Uninsured mortgages are backed by the lender or big bank. That’s why they have control over the qualifying criteria and interest rates.
When traditional lenders receive applications from those looking for a mortgage, who have a down payment of less than 20%, they are required to get a high-ratio mortgage-default insurance.
In Canada, mortgage loan insurance for insurable and insured mortgages are provided by the Canada Mortgage and Housing Corporation (CMHC—which is owned and run by the Canadian government), Genworth, and Canada Guaranty (both of which are privately run).
But nothing is free when it comes to banking and mortgages. The policy is paid by the mortgage lender, but the cost is passed down to you, the home buyer.
The insurance premium is a percentage of the home’s purchase price. But it is determined by the size of the down payment. The average percentage ranges between 1.7% and 4.0%.
That may not sound like a lot, but it adds up, and could cost you tens of thousands of dollars. You can choose to pay that extra cost all at once or tack it onto your monthly mortgage payment.
Keep in mind, the rules are different depending on which province you live in. Premiums in Ontario, Manitoba, and Quebec are subject to provincial sales tax, which cannot be added to the loan amount. That means you have to have add that money to your closing costs.
Is an Insured Mortgage Right for You?
The fact is, the majority of Canadian homeowners fall into the insured mortgage category—having a down payment of less than 20%. Unfortunately, qualifying for an insured mortgage means having to pay thousands and thousands of dollars in mortgage insurance.
Buying a $750,000 house with an insured mortgage, at 3.5%, means having to pay an additional $26,250 on top of your mortgage.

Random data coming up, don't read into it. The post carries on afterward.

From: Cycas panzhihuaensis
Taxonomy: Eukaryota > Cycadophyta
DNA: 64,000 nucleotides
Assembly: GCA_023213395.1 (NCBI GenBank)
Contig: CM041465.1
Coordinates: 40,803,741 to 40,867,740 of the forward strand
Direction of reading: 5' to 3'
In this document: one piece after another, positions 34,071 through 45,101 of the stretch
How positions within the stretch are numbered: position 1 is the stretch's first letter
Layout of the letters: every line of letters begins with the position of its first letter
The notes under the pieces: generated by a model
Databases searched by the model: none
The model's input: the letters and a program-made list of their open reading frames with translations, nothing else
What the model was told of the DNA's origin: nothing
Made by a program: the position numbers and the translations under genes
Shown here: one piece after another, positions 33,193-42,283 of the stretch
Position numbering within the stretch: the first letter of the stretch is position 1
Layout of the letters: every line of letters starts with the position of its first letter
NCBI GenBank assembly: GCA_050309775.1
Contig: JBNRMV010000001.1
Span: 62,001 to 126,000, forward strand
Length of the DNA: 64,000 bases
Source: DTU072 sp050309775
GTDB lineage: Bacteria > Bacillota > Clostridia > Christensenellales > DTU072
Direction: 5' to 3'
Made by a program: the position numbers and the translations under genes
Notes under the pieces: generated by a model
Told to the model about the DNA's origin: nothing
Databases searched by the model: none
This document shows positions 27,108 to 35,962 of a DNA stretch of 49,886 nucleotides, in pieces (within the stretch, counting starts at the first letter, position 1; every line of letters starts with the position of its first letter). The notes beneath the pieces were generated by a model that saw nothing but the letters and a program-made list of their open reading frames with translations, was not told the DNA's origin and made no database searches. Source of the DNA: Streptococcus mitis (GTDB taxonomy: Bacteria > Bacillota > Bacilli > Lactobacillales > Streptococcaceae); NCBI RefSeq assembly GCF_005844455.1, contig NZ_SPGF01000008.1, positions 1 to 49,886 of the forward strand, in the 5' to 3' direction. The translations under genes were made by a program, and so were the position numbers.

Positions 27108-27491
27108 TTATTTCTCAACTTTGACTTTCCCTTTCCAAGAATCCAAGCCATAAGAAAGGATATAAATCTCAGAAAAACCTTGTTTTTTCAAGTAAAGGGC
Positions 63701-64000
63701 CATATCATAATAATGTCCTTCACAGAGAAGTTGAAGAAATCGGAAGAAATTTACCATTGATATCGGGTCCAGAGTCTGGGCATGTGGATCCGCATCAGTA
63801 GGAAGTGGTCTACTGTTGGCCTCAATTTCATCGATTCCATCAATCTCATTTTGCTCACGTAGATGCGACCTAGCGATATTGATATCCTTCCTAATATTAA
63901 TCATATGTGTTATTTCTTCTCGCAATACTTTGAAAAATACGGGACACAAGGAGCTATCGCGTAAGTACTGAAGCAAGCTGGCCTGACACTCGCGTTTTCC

Having to pay mortgage insurance only applies if you get a loan with a traditional lender, like the big banks. If you use a non-traditional lender though, you will not need to pay for mortgage insurance. That’s because alternative lenders do not need to follow the same restrictive lending rules as all federally regulated institutions do.
Canadalend.com, Helping You Secure a Mortgage
The cost of a house in Canada, especially in big metropolitan areas like the GTA and Golden Horseshoe is beyond the reach of many Canadians. And those that are able to secure a mortgage, generally do so with a down payment of less than 20%. Instead of using a traditional lender, the licensed mortgage experts at Canadalend.com can show you how to save money by using an alternative lender.
The mortgage specialists at Canadalend.com are independent—that means they work for you, not the banks. And because they’re independent, they have access to hundreds of different lenders.
Many of these lenders specialize in providing mortgages and loans to those who have down payments of less than 20%, want to buy a home worth more than $1 million, have declared bankruptcy, have bad credit or even no credit, or have unreliable income.
To find out what kind of mortgage or financial options are available to you, contact Canadalend.com today or apply online and a Canadalend.com mortgage specialist will set up an appointment at your earliest convenience.